On this night, there were creatures stirring where they usually don’t, and they weren’t mice. There also was quite a bit of clatter on the rooftop.
But, there was no cause for alarm.
Edgar Murray Elementary School Principal Larrinda Witt, Assistant Principal Beth Hill and Counselor Ellen Turner spent the night outdoors on the roof of their school Tuesday as a “reward” to their students after the youngsters met a financial challenge for their autumn fund-raiser. The trio spent about 14 hours on the roof before exiting at about 7:45 a.m. Wednesday for the start of classes that day.
It was the latest “stunt” from the female threesome and the Murray staff, who routinely offer rewards of some kind in exchange for jobs well done by their youngsters.
“The night on the roof started with a challenge,” Witt said. “We challenged our students to raise $5,500 for our fall fund-raiser, and they exceeded our goal. We always want our students to feel and be successful whether it is for a fund-raiser event or in the classroom, and we want to encourage them to reach their goals.
“If that means spending the night on the roof, wearing a tutu, being kissed by a bulldog, getting a pie in the face or wearing an annoying orange costume, then that’s what we will do to ensure the success of our students.”
All of the things Witt mentioned have been done by Edgar Murray administrators or staff during the first two months of the academic year in response to students meeting specific criteria or challenges. Tuesday night’s adventure was the latest.
And, the women agreed, the activity was a challenge.
It was a night to remember, that’s for sure,” Hill said.
Temperatures overnight Tuesday were some of the lowest of autumn so far as lows in some areas reached the upper 30s. Freeze warnings were posted just outside of Franklin County. At times, a brisk breeze blew. Some sprinkles of cold rain also fell.
But, Witt, Hill and Turner were armed with layers of clothing, hats, gloves, sleeping bags, blankets and anything else they could think of to help keep them warm, including a tent erected on the roof by members of the St. Clair Fire Protection District.
Extension cords provided electricity for lamps and maybe — just maybe — an electric blanket or two.
“When planning our night on the roof, we didn’t begin with the end in mind,” Turner said. “We just happened to pick the coldest camping night to date. To say that we weren’t cold would be a fib, but with the warmth and support of our community, we turned it into a win-win situation.”
Over the course of the evening Tuesday, several students and parents stopped by to say hello or to drop off snacks as well as to contribute to an accompanying hat, glove and sock drive the three decided to put together. Besides the students and firefighters, St. Clair Police officers and Franklin County Sheriff’s deputies also checked on the threesome.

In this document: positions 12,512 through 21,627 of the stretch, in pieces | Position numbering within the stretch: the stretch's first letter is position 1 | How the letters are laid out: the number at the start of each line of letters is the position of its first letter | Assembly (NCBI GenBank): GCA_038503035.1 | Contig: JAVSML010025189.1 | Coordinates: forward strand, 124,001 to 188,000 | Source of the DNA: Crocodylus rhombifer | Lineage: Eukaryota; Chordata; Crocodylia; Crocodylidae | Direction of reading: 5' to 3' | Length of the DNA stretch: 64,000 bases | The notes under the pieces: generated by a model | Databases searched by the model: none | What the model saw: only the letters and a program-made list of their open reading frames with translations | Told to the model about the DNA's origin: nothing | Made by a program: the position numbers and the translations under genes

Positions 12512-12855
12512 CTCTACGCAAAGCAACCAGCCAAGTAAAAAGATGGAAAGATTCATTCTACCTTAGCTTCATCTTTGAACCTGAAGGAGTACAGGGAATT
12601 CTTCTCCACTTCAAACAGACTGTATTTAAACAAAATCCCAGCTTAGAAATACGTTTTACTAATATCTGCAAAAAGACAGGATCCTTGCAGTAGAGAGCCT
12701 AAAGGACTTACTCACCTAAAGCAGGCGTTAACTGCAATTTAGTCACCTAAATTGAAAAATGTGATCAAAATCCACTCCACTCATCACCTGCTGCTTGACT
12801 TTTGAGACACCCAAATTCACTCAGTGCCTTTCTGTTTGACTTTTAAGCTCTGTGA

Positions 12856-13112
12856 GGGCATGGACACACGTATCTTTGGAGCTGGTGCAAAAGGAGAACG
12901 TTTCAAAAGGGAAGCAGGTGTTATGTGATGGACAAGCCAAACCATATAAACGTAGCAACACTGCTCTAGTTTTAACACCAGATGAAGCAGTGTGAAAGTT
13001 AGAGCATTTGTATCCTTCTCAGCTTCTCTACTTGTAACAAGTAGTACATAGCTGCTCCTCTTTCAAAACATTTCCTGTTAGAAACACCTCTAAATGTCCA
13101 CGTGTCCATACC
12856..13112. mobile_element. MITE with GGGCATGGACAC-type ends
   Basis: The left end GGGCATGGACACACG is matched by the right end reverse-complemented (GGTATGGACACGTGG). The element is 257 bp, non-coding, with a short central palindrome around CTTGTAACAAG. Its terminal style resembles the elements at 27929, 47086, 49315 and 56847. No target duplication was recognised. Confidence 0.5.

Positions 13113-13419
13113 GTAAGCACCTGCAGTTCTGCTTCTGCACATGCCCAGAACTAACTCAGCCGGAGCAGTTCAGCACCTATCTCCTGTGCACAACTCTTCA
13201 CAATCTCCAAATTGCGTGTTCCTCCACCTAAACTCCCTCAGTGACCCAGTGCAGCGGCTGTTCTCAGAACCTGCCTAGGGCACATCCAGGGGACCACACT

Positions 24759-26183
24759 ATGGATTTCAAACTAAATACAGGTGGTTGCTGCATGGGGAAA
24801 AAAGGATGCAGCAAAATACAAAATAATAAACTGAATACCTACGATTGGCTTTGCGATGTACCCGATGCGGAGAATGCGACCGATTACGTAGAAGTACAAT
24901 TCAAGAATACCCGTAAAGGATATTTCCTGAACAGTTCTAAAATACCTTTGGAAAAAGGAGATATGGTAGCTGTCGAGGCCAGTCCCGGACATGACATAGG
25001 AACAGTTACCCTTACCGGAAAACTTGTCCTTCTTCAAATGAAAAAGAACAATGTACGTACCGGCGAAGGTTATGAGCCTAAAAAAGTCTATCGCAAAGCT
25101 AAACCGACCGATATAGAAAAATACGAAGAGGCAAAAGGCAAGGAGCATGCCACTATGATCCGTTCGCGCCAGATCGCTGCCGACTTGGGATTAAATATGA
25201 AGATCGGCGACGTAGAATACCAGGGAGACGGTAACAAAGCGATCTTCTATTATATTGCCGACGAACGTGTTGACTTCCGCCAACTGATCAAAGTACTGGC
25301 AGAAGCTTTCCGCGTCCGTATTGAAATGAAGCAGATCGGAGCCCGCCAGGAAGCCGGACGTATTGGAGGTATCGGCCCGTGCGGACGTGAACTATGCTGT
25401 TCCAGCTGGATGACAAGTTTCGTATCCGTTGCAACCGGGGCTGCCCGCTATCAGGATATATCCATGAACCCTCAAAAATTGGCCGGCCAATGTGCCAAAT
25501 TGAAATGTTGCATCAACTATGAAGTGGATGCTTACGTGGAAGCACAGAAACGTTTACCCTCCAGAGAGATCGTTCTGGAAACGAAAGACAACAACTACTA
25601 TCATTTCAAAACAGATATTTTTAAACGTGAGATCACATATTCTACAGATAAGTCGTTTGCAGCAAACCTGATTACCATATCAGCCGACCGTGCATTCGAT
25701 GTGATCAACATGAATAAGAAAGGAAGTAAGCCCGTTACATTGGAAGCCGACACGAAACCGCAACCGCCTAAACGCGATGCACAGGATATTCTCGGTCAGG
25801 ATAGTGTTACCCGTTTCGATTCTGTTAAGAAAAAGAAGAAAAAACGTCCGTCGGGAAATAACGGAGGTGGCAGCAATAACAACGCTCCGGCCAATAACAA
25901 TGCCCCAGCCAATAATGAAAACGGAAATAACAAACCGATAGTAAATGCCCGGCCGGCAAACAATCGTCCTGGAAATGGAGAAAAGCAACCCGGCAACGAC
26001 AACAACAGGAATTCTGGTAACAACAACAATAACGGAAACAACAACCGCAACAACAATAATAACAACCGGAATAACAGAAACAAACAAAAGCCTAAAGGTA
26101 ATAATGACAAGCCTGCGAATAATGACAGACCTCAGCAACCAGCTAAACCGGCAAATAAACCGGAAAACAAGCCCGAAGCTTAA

Throughout the night, Witt said 21 hats, 34 pairs of gloves and 53 pairs of socks were donated to the “winter wear drive.”
And, Witt, Hill and Turner found out that Domino’s will deliver to unique locations.
“They brought the pizza up on the roof,” Witt said.
The threesome said they probably slept for about three hours. At one point, they said, a goose joined them on the roof.
“We would like to thank all those who stopped by and donated to the winter wear drive, provided us with goodies, coffee and hot chocolate and encouraged us with their words,” Hill said in representing the trio. “A special thanks to those who always make a difference in our community by lending a helping hand and supporting the school. We could not do what we do without you.”
Witt said the donated winter wear will be taken to the St. Clair Agape House.
“If they tell us they don’t need it, then we will give it to another community outreach program,” she said.
In all, Witt said about 75 individuals stopped by up until about midnight.
The women greeted the third- through fifth-graders from the roof on the east side of the school wearing warm clothing and robes as the youngsters arrived on Wednesday. They wore the same attire as they attended the assembly that opens every Murray school day.
Most of the students waved back to the trio on the roof while smiling as they entered the school. Many couldn’t believe the three actually had survived the night or really had slept on the roof.
“The surprise on the students’ faces as they exited the buses and saw us still on top of the school roof was priceless and made it all worthwhile,” Witt said.
Before most of the students and staff started to arrive on Wednesday morning and before they eventually climbed down the ladder for the start of the school day, Witt, Hill and Turner applied a little makeup on their faces and brushed their hair and teeth to look what they called “presentable.”
And, at the end of the challenge. Witt used one sentence to sum up the experience she had just shared with her two coworkers.
“We strengthened our friendships and celebrated a school goal with our staff and students.”